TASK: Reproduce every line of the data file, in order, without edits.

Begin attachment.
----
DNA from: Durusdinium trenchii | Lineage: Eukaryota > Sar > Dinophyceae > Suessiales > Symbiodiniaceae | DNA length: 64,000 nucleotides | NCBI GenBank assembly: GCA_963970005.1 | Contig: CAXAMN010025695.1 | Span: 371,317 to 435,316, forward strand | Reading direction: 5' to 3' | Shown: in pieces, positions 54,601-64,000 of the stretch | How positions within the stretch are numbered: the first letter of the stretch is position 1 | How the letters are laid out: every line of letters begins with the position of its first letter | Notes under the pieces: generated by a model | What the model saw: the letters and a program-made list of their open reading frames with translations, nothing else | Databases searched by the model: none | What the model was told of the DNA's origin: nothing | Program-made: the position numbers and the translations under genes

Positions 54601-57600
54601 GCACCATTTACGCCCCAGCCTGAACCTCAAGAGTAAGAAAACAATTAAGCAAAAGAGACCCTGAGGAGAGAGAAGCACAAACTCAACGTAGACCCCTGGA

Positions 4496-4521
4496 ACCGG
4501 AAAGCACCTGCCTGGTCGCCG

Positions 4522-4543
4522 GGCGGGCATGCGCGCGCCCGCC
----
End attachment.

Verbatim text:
DNA from: Durusdinium trenchii | Lineage: Eukaryota > Sar > Dinophyceae > Suessiales > Symbiodiniaceae | DNA length: 64,000 nucleotides | NCBI GenBank assembly: GCA_963970005.1 | Contig: CAXAMN010025695.1 | Span: 371,317 to 435,316, forward strand | Reading direction: 5' to 3' | Shown: in pieces, positions 54,601-64,000 of the stretch | How positions within the stretch are numbered: the first letter of the stretch is position 1 | How the letters are laid out: every line of letters begins with the position of its first letter | Notes under the pieces: generated by a model | What the model saw: the letters and a program-made list of their open reading frames with translations, nothing else | Databases searched by the model: none | What the model was told of the DNA's origin: nothing | Program-made: the position numbers and the translations under genes

Positions 54601-57600
54601 GCACCATTTACGCCCCAGCCTGAACCTCAAGAGTAAGAAAACAATTAAGCAAAAGAGACCCTGAGGAGAGAGAAGCACAAACTCAACGTAGACCCCTGGA

Positions 4496-4521
4496 ACCGG
4501 AAAGCACCTGCCTGGTCGCCG

Positions 4522-4543
4522 GGCGGGCATGCGCGCGCCCGCC